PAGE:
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Blondehorselover 12-29-2011 02:18 PM

Horse losing weight...thoughts?
I bought this horse in October, brought him to a new stable. After a few weeks I realized they were not feeding enough hay to the amount of horses they had and refused to feed more so I switched stables.
I know my new stable is feeding him more (they're more like family), we've upped his grain, but he's still dropping weight, his coat looks dull, and he tilts his head when being haltered/bridled, he also has problems picking up the canter, and he drops a lot of grain/half eaten hay. I have read this is all signs of dental problems so I'm having the vet out in a couple days to check out his teeth, float them, and possibly have his wolf teeth removed if he still has those. He has never ridden in a bit before and rides in a bitless bridle... I bought him from what I thought was a trusted source (a friend) she said he had his teeth floated this past year but my new stable owner actually felt his teeth and said he had sharp points. So much for trying to trust people....Could he be losing from stress from new owner/stables/feed, and teeth problems or could it be something else? He seems to be in good spirits and has a healthy appetite, just losing weight/muscling and dull coat. What are your opinions?

paint_girl08 12-29-2011 02:24 PM

I would definitely say its his teeth. Every symptom you mentioned points to his teeth. Once they are taken care of he should be good to go :)
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The Copper Kid 12-29-2011 02:33 PM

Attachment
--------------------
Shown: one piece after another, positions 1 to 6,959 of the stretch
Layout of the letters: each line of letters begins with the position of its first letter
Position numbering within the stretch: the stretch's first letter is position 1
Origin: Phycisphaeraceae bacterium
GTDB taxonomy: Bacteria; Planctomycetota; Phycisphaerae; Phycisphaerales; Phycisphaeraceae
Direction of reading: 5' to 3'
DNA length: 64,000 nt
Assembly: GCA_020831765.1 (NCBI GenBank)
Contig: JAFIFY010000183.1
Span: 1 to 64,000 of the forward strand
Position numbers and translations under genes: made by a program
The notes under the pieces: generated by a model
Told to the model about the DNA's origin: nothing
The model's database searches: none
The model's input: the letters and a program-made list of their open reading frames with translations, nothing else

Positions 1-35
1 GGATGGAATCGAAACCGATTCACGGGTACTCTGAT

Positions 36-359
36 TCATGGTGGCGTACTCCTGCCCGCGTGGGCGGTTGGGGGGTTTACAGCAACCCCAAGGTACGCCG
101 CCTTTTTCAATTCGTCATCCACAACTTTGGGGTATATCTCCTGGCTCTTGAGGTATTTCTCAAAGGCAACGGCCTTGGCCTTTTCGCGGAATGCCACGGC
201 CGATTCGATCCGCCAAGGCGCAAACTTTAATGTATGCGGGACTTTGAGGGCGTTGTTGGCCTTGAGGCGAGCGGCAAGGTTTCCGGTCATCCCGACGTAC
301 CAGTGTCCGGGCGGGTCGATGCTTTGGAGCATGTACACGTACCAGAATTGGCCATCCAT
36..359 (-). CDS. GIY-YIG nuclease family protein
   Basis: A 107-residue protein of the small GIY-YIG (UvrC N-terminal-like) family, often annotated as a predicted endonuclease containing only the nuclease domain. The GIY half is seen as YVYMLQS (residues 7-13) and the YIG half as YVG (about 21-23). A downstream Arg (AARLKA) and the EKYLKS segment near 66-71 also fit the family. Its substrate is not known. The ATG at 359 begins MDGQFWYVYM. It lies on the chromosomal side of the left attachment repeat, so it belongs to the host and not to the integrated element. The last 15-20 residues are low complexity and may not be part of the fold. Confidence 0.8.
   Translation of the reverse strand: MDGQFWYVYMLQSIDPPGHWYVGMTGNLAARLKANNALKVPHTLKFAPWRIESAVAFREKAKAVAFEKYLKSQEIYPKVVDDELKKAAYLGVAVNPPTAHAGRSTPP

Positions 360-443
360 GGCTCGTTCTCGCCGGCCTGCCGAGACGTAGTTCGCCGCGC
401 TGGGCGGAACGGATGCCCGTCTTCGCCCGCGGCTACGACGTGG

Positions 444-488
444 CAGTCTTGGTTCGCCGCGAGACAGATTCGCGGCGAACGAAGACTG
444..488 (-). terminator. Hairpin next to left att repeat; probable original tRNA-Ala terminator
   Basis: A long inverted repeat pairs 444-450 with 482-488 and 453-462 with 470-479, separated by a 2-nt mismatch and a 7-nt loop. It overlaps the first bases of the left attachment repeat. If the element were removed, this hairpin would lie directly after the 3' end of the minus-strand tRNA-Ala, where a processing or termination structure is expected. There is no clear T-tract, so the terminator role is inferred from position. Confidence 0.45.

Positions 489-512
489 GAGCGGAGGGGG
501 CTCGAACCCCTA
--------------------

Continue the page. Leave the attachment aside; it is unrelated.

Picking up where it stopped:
I agree sounds like the teeth...The coat could be dull because he isn't the nutrients out of his food... it isn't being chewed up well and is just passing threw him. Once his teeth are floated he just pick up weight.

loosie 12-29-2011 06:47 PM

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I too would get his teeth attended to well first. I'd also worm him really well - if you're getting the vet for teeth anyway, ask him about worming. Sharp teeth doesn't necessarily mean your friend was lying about getting teeth done. You don't tell how old he is but age & diet, as well as conformation of his jaw/head can have a bearing on how frequently a horse needs floating. Seems that on average they need them done between 6-monthly & a year or so.

Stress could also play a part, as of course as does what & how much he's fed. How he's fed & managed can be important too, as if you're feeding grain or other starchy, hard to digest ingredients, it's even more important to feed little & often, rather than only 2 square meals a day for eg, to minimise potential probs such as ulcers, hind gut acidosis, etc. Especially if he only gets fed infrequently, I would go for a safer, healthier alternative, such as beet pulp, rice bran, soy hulls or such. It may be that he's getting enough calories but imbalanced nutrition is what is preventing him from thriving. Good nutritonal supplementation may be important. Among other health & wellbeing reasons, horses need free movement for proper digestion. Especially if it's winter wherever you are, perhaps he's being cooped up in a stable too much & this is contributing. Especially if he's come from elsewhere, especially if he lived out with company & has come to a new place & been locked up, stress could also be a problem there, as could mourning for past friends.